UN Raporteur Accuses Israel of “Ethnic Cleansing” March 24, 2014Posted by rogerhollander in Genocide, Israel, Gaza & Middle East.
Tags: apartheid, ben gurion, cesar chelala, colonialism, ethnic cleansing, holocuast survivor, irgun, israel, Palestine, palestine settlements, palestinian bedouins, plan dalet, Richard Falk, roger hollander, suzanne weiss, un rapporteur
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Richard Falk, United Nations rapporteur on human rights in the Palestinian territories accused Israel last week of “ethnic cleansing” of Palestinians. Speaking at a press conference, he said that Israeli policies bore “unacceptable characteristics of colonialism, apartheid and ethnic cleansing.”
“Every increment of enlarging the settlements or every incident of house demolition is a way of worsening the situation confronting the Palestinian people and reducing what prospects they might have as the outcome of supposed peace negotiations,” he added. Falk is an American who is Jewish, is an international law expert and Professor Emeritus at Princeton University in the US.
According to Falk, more than 11,000 Palestinians had lost their right to live in Jerusalem since 1966 due to Israel imposing residence laws favoring Jews. At the same time, the Israeli government was revoking Palestinian residence permits. “The 11,000 is just the tip of the iceberg,” he said, “because many more are faced with possible challenges to their residence rights.”
Falk’s comments lend support to similar statements done in the past regarding Israeli actions towards the Palestinians. In 2006, Ilan Pappé, an Israeli historian and social activist who is a professor with the College of Social Sciences and International Studies at the University of Exeter in the United Kingdom, wrote a book called “The Ethnic Cleansing of Palestine.”
In that book, Pappé states that the 1948 Palestinian exodus was a planned cleansing of Palestine that was carried out by the Zionist movement leaders, mainly David Ben-Gurion and his associates. The process was carried out through the systematic expulsion of Arabs from about 500 villages, complemented by terrorist attacks executed mainly by members of the Irgun and the Haganah troops acting against the civilian population.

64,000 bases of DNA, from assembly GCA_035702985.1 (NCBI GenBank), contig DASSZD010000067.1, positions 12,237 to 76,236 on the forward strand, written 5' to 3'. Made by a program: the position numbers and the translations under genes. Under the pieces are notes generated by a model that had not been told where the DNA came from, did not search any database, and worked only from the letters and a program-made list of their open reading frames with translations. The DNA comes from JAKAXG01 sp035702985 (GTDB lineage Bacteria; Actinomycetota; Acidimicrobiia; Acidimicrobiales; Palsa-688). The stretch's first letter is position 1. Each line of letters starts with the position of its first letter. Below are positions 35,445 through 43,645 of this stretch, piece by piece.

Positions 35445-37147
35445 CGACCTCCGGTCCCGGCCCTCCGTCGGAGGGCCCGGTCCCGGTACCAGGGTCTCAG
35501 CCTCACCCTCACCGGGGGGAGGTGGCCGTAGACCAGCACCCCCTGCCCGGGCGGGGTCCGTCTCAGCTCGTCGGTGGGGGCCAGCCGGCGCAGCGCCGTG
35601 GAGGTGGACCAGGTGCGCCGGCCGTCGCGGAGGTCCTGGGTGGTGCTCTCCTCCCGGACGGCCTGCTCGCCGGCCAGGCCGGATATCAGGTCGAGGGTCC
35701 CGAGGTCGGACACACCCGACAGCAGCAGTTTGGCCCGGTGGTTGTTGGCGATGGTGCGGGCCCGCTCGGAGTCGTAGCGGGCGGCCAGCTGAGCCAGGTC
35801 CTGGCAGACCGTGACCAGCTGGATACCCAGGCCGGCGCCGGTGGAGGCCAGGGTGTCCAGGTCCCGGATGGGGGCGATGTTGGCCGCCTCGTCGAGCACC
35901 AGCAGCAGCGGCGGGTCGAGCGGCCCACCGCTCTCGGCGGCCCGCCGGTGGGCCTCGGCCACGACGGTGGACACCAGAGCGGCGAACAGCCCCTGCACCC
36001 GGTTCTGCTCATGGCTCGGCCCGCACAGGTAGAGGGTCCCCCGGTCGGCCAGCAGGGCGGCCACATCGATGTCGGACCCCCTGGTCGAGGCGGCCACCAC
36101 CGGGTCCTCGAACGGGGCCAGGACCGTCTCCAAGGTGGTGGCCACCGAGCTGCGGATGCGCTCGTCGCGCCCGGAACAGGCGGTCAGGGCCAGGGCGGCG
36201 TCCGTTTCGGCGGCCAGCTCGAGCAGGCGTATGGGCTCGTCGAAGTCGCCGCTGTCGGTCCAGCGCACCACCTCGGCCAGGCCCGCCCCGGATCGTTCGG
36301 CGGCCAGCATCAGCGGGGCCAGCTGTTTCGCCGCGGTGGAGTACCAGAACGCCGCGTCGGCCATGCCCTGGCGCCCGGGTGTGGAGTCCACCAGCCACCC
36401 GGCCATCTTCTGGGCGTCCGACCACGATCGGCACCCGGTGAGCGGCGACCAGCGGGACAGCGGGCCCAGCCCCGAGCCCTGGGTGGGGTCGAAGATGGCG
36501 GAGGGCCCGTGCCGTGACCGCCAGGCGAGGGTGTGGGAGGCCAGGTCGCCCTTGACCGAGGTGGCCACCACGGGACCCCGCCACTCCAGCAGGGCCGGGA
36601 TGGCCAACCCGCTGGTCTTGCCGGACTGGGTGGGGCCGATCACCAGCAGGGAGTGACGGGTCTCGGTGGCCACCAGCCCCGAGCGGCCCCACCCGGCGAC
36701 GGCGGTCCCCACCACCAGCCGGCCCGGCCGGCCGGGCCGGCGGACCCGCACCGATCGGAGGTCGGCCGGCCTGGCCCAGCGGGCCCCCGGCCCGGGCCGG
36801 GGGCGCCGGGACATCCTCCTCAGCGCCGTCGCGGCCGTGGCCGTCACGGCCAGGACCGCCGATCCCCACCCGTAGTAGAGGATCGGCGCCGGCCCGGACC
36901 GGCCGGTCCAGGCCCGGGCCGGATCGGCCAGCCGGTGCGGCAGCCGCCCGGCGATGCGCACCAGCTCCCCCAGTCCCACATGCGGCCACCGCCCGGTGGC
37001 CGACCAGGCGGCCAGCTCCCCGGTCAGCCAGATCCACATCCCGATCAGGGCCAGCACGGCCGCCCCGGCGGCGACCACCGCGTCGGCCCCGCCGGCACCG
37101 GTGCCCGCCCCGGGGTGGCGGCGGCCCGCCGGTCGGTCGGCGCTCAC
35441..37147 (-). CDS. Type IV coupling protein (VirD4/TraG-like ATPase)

Pappé based his assumptions on the Plan Dalet and on village files as a proof of the planned expulsions. Although the purpose of the plan has been amply debated, it seems that the plan was a set of guidelines whose purpose was to take control of the territory of the Jewish state and to defend its borders and its people, including the Jewish population outside its borders as a precaution against an expected invasion by Arab armies.
Predictably, the book caused an uproar. Benny Morris, an Israeli professor of History in the Middle East Studies department of Ben-Gurion University of the Negev, wrote, “At best, Ilan Pappé must be one of the world’s sloppiest historians: at worst, one of the most dishonest. In truth, he probably merits a place somewhere between the two.”
Morris himself stated, however, “In retrospect, it is clear that what occurred in 1948 in Palestine was a variety of ethnic cleansing of Arab areas by Jews. It is impossible to say how many of the 700,000 or so Palestinians who became refugees in 1948 were physically expelled, as distinct from simply fleeing a combat zone.”
Not everybody was equally critical of Pappé, though. Stephen Howe, professor of the history of colonialism at Bristol University, said that Pappé’s book was an often compelling mixture of historical argument and politico-moral tract. According to Howe, although Pappé’s book might not be the last word on the events of 1948, it still is “a major intervention in an argument that will, and must, continue.”
And it does continue. In November 2013, more than 50 public figures in Britain wrote a letter opposing an Israeli plan to forcibly remove up to 70,000 Palestinian Bedouins from their historic desert land –an act that critics considered ethnic cleansing. The eviction and destruction of approximately 35 villages in the Negev desert, claims the letter, “will mean the forced displacement of Palestinians from their homes and land, and systematic discrimination and separation.”
Writing in Save Canada Post in 2010, Suzanne Weiss, a Holocaust survivor stated, “I am a survivor of the Jewish Holocaust, the Nazis’ mass murder of Europe’s Jews. The tragic experience of my family and community under Hitler makes me alert to the suffering of other peoples denied their human rights today — including the Palestinians. True, Hitler’s Holocaust was unique. The Palestinians are victims of ethnic cleansing and apartheid. Hitler started with that, but went on to extermination. In my family’s city in Poland, Piotrkow, 99 per cent of the Jews perished. Yet for me, the Israeli government’s actions toward the Palestinians awaken horrific memories of my family’s experiences under Hitlerism: the inhuman walls, the checkpoints, the daily humiliations, killings, diseases, the systematic deprivation. There’s no escaping the fact that Israel has occupied the entire country of Palestine, and taken most of the land, while the Palestinians have been expelled, walled off, and deprived of human rights and human dignity.”